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I don't know if this video is of any use - I found it somewhere on here, via another thread on here about cutting lexan (which I obviously can't find anymore):

 

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On 11/19/2023 at 8:35 PM, Willy iine said:

One other thing I forgot to note.. I have an extremely bright 4ft LED shop light wired up UNDER my work desk.  This enables me to see the cut line clearly because it is lit from the back.  It is also extremely handy when I drop something on the floor due to old man eyeballs.  :lol:

I file right over my trash bin which is also well lit from the shop light under my desk.

Hey @Willy iine is this lighting up through a translucent desk surface?

Cutting out last bit of my BBX body yesterday I realise I'm same as others - struggle to get the lighting right to see the lines. And my knife's often right between my (increasingly dodgy) eyes and the line as well.

4 hours ago, JimBear said:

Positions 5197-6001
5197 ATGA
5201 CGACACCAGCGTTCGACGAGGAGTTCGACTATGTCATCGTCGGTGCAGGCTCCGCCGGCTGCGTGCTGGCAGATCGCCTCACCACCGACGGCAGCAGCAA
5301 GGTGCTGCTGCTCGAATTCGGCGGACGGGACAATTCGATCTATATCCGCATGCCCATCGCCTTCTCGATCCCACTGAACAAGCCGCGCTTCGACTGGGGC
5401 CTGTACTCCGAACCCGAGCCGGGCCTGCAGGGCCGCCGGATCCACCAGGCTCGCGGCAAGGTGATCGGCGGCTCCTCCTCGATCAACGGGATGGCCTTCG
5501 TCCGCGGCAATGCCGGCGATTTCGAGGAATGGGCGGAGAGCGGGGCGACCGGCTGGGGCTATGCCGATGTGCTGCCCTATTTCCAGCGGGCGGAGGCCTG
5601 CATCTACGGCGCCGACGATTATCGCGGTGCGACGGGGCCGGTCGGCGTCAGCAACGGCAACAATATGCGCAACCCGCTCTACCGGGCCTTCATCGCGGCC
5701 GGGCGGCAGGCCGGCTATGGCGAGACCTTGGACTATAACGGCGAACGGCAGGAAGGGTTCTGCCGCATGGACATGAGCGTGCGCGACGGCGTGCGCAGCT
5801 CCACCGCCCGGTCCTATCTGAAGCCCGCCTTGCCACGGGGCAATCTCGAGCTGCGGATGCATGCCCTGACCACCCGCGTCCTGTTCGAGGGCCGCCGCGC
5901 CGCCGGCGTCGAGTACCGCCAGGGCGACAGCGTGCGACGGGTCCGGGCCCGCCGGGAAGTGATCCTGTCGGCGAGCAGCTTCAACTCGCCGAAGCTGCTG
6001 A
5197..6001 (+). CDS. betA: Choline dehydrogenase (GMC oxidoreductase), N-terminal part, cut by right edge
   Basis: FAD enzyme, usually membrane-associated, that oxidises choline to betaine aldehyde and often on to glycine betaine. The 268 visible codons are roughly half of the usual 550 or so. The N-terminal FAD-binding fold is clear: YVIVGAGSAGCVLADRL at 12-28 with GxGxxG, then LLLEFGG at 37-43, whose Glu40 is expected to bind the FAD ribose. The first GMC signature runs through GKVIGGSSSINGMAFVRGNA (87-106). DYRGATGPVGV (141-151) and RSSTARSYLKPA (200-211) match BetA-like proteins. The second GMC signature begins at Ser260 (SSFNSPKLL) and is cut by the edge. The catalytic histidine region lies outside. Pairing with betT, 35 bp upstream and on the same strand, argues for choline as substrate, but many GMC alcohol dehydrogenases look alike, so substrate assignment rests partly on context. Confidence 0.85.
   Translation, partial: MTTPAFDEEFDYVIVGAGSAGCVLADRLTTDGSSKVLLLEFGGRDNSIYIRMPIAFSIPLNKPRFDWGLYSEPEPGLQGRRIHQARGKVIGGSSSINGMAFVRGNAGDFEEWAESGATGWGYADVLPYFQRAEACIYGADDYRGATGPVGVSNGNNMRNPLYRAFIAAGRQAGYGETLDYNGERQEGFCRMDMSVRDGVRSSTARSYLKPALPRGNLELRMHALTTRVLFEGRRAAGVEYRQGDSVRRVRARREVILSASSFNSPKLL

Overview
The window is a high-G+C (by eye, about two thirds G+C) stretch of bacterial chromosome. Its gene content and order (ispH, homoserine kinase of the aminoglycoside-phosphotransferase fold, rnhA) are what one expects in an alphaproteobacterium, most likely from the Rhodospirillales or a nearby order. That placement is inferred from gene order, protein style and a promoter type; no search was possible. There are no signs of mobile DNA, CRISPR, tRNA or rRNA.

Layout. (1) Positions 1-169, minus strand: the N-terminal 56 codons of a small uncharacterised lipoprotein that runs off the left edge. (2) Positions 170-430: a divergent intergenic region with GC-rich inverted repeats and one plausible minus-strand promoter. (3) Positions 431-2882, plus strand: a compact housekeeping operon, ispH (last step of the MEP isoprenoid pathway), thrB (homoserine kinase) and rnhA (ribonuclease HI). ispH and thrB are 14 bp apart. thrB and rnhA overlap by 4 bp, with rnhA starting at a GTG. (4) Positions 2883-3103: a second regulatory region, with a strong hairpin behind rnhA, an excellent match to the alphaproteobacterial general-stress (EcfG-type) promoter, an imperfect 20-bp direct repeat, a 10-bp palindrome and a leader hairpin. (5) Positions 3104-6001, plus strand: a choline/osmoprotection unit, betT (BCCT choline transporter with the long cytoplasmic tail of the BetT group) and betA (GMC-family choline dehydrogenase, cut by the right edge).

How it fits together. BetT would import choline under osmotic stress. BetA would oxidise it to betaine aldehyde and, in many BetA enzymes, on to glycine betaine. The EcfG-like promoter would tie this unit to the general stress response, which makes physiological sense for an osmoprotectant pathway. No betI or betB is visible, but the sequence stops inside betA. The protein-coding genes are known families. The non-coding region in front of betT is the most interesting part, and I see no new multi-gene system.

I don't know if this video is of any use - I found it somewhere on here, via another thread on here about cutting lexan (which I obviously can't find anymore):

 

The thing I liked about this video is mostly psychological I think. Score one section, cut to its ends with scissors, snap it. Section done. Then you can pick the job off in little bite sized chunks if you want. No pressure. Nice! 

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One trick for the inside corners is to make a tiny round hole with a pin vise or body reamer first, then cut up to the edge of the hole with the knife. That way you're not trying to round out a sharp inside corner; you're never creating one in the first place.